"It's easier to (have better terms) when 34 to 40 cents of every dollar of profit you make isn't going to taxes," she said.

Banks are required by law to adhere to the Community Reinvestment Act, which ensures that loans are made to low-income customers and organizations that serve the underserved, she said.

"The credit unions are not required to demonstrate that they are fulfilling that mandate," Husic said. "The credit unions are operating like a tax-free banking system. I think it's time that they need to pay their fair share."

Eliminating the tax exemption for credit unions could bring $10 billion in tax revenue over the next five years, Husic said.

Exemption history

Gentile said the tax-exempt structure of credit unions has been upheld by Congress many times since it was introduced in 1934.

"It's a very important part of our structure," Gentile said. "It's not about shareholders. It's not about a small group; it's about 97 million Americans. We think more people want to do business with value-based organizations."

He said he welcomes the opportunity for banks to change their charter to become credit unions, which has occurred only twice in the history of credit unions.

Marquette said he believes the effort to tax credit unions ultimately will fall short.

"They're trying, the banks are trying, I'll give them that," he said. "The banks have attacked us for years, but nothing is going to come out of it. I don't think Congress has the will to do anything, not when they compare the amount of money it will generate to the amount of grief they would hear from people who love their credit union."

Lehigh Valley Business reporter Brian Pedersen also contributed to this story.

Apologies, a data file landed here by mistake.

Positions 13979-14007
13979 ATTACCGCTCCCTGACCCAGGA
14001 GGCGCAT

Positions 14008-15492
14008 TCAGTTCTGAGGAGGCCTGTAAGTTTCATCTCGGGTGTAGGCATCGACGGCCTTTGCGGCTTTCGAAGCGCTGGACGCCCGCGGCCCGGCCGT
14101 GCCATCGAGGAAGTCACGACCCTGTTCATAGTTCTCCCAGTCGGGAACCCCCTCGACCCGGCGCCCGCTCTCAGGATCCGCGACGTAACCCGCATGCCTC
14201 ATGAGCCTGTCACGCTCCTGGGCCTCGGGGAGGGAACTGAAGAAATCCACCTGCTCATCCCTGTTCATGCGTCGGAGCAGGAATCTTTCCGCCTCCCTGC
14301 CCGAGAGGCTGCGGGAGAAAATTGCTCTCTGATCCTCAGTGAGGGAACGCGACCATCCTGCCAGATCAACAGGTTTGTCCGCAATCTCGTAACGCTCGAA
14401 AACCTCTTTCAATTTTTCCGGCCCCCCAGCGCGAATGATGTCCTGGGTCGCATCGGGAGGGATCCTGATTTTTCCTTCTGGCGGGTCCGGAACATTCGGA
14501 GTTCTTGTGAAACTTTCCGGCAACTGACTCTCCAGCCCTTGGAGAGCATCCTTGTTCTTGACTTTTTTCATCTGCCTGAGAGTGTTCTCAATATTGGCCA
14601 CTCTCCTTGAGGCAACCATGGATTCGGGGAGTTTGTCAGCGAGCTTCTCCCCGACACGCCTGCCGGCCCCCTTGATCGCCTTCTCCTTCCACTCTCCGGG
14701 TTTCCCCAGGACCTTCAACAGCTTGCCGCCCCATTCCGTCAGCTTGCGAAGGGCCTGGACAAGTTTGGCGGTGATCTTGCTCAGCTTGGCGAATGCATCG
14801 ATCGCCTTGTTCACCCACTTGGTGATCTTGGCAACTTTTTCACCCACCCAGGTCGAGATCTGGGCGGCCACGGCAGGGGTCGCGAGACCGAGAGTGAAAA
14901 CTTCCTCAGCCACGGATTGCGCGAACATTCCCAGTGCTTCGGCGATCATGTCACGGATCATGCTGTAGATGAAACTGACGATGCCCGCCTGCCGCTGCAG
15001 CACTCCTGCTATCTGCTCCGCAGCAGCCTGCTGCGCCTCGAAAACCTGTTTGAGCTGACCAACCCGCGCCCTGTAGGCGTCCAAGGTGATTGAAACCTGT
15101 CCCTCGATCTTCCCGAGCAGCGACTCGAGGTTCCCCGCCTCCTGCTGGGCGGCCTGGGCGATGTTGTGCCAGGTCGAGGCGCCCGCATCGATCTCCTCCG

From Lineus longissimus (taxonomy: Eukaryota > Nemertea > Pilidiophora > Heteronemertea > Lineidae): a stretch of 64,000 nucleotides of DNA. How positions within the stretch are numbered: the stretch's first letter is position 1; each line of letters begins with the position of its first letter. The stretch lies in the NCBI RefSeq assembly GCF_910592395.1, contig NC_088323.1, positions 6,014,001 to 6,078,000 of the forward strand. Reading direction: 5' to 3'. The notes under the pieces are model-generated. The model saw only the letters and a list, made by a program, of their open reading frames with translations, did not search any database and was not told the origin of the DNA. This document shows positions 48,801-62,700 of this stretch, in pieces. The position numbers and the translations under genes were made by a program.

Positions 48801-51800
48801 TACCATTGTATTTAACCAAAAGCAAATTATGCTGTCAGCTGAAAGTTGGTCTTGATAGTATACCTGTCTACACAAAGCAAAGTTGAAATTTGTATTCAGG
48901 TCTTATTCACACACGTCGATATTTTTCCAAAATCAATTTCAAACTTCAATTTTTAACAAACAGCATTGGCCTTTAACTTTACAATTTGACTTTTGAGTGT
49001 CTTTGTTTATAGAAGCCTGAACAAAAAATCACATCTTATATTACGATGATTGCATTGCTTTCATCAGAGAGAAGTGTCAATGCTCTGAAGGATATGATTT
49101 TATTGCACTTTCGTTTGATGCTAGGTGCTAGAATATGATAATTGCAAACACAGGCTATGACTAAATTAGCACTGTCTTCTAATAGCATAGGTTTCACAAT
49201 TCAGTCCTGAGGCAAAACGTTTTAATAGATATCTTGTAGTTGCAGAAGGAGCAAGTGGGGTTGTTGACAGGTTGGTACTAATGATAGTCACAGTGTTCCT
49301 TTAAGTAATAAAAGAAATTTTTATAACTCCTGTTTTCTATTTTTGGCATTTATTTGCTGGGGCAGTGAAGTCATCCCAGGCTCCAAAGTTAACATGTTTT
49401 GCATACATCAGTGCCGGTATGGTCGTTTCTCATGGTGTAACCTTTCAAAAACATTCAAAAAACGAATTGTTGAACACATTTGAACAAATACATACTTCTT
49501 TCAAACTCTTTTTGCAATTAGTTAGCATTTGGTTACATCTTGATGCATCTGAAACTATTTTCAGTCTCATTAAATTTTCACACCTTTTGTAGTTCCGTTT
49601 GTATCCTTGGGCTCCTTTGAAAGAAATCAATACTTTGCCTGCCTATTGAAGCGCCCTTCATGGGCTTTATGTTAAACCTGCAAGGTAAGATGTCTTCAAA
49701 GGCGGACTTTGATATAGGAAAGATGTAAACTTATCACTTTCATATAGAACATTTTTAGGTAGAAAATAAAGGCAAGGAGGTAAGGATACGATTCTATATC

An outdated exemption?

• Since 2001, credit unions have not paid what would have been an estimated $20.5 billion in federal income taxes.

• The credit union tax exemption is expected to be the 17th-largest corporate tax expenditure, by conservative estimates contained in the Office of Management and Budget's Analytical Perspectives.

• Decades ago, mutual insurance companies and mutual savings banks, with ownership structures similar to credit unions, lost their tax exemptions, specifically in the 1940s and '50s, and continue to operate while paying taxes.

• Canada and Australia, in 1972 and 1994 respectively, repealed their credit union industries' tax exemptions.

Source: American Bankers Association

Count on these benefits

• The Joint Committee on Taxation's most recent estimate of the credit union "tax expenditure" is $500 million in both 2012 and 2013 and averages $800 million over the five years from 2013 to 2017.

• The benefits that credit unions provide to members and others far exceed those totals, amounting to an estimated $8 billion alone in 2012.

• Credit unions provide benefits directly to members in the form of lower fees, lower loan rates and higher deposit yields than other financial institutions.

Source: Credit Union National Association

Michael Sadowski

Michael Sadowski

Mike Sadowski covers Lebanon County, banking and finance, law and the legal community, and technology. Have a tip or question for him? Email him at michaels@cpbj.com. Follow him on Twitter, @MikeCPBJ. Circle Michael Sadowski on .